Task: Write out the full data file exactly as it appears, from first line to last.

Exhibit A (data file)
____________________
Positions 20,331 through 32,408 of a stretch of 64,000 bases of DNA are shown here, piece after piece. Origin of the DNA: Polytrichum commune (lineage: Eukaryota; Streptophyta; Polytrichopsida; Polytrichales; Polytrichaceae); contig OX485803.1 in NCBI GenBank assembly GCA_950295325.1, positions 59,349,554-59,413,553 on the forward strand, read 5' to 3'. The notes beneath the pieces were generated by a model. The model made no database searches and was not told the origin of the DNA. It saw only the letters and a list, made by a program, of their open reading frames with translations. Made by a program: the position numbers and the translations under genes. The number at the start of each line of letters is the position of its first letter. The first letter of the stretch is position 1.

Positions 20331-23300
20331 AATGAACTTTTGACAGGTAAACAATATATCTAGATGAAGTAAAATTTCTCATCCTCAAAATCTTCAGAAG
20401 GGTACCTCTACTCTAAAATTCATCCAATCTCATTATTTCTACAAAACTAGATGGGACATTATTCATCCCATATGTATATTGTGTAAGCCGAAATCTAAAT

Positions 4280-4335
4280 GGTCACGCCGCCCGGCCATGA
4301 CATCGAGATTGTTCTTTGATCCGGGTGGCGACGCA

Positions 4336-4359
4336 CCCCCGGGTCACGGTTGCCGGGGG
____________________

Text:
Positions 20,331 through 32,408 of a stretch of 64,000 bases of DNA are shown here, piece after piece. Origin of the DNA: Polytrichum commune (lineage: Eukaryota; Streptophyta; Polytrichopsida; Polytrichales; Polytrichaceae); contig OX485803.1 in NCBI GenBank assembly GCA_950295325.1, positions 59,349,554-59,413,553 on the forward strand, read 5' to 3'. The notes beneath the pieces were generated by a model. The model made no database searches and was not told the origin of the DNA. It saw only the letters and a list, made by a program, of their open reading frames with translations. Made by a program: the position numbers and the translations under genes. The number at the start of each line of letters is the position of its first letter. The first letter of the stretch is position 1.

Positions 20331-23300
20331 AATGAACTTTTGACAGGTAAACAATATATCTAGATGAAGTAAAATTTCTCATCCTCAAAATCTTCAGAAG
20401 GGTACCTCTACTCTAAAATTCATCCAATCTCATTATTTCTACAAAACTAGATGGGACATTATTCATCCCATATGTATATTGTGTAAGCCGAAATCTAAAT

Positions 4280-4335
4280 GGTCACGCCGCCCGGCCATGA
4301 CATCGAGATTGTTCTTTGATCCGGGTGGCGACGCA

Positions 4336-4359
4336 CCCCCGGGTCACGGTTGCCGGGGG